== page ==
George Soros’ international grant making network, Open Society Foundations, has announced investments totaling $220 million in emerging organizations and leaders building power in Black communities across the country, placing a bet on their ability to carry today’s momentum toward a better tomorrow.
The largest share of this support—$150 million—will be through a set of five-year grants to Black-led justice organizations that helped to create and now sustain the momentum towards racial equality.
Recipients of this set of investments range from emerging groups to more established forces for civil rights. Among them: Black Voters Matter, Circle for Justice Innovations, Repairers of the Breach and the Equal Justice Initiative. Some are fighting for an end to policing as we know it, and others are fighting for access to the ballot.
Open Society will also make a series of substantial investments, totaling $70 million, in more immediate efforts to advance racial justice. These initiatives will include the following:
- Investments in a set of cities as they reimagine public safety, moving beyond the culture of criminalization and incarceration, and aiming to create safe, healthy, and racially just communities. We will fund bold and promising strategies to these ends. Through financial support, advocacy, and technical assistance, we will partner with local governments and local organizations—seeking, among other things, to strengthen local expertise in understanding and navigating municipal budgets.
- A further set of investments will go toward nurturing the civic engagement of young people, many of whom have engaged in activism for the first time in response to this extraordinary political moment in the history of our country. With summer internships cancelled in a job market ravaged by COVID-19, and high schools and colleges uncertain whether they’ll be able to welcome students back to campus in the fall, Open Society’s funding will create opportunities for students to enroll in internships and fellowships that focus on racial justice, democracy, organizing, and mentorship.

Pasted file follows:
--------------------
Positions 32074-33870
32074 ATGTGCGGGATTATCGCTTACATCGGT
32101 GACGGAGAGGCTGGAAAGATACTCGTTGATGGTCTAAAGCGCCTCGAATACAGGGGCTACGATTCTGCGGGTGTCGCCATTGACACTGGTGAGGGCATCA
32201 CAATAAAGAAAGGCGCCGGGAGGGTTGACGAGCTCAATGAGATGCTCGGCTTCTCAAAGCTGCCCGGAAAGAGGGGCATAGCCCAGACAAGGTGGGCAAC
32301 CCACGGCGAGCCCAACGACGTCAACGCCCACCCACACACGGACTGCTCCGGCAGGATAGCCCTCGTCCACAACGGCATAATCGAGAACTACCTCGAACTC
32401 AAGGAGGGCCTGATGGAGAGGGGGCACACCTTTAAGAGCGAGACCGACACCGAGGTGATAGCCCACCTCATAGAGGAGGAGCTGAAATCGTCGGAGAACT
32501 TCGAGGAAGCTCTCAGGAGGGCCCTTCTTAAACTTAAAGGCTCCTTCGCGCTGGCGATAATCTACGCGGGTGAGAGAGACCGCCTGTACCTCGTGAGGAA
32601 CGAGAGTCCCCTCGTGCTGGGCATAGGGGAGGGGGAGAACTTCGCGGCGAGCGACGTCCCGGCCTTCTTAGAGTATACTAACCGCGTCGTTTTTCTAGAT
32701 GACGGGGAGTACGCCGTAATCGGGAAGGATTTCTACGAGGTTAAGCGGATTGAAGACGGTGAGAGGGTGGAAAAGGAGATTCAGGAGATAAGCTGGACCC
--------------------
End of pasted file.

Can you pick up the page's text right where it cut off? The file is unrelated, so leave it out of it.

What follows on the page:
- Support for ongoing efforts to fight voter suppression and disinformation, and ensure safe and secure elections, in the midst of the pandemic.
The Open Society Foundations has been working to advance racial justice in the United States for more than two decades. Open Society launched its Racial Justice Initiative in 2003 and has steadily grown support for those addressing systemic inequality experienced by historically marginalized communities of color.
In subsequent years, the Foundations helped launch the Campaign for Black Male Achievement, investing nearly $20 million over several years, and gave $50 million to help the ACLU’s campaign to reduce mass incarceration. Last year, Open Society-U.S. invested $25 million in multiyear grants to state organizations led by, and accountable to, people of color, as well as $15 million to the NAACP Legal Defense and Educational Fund.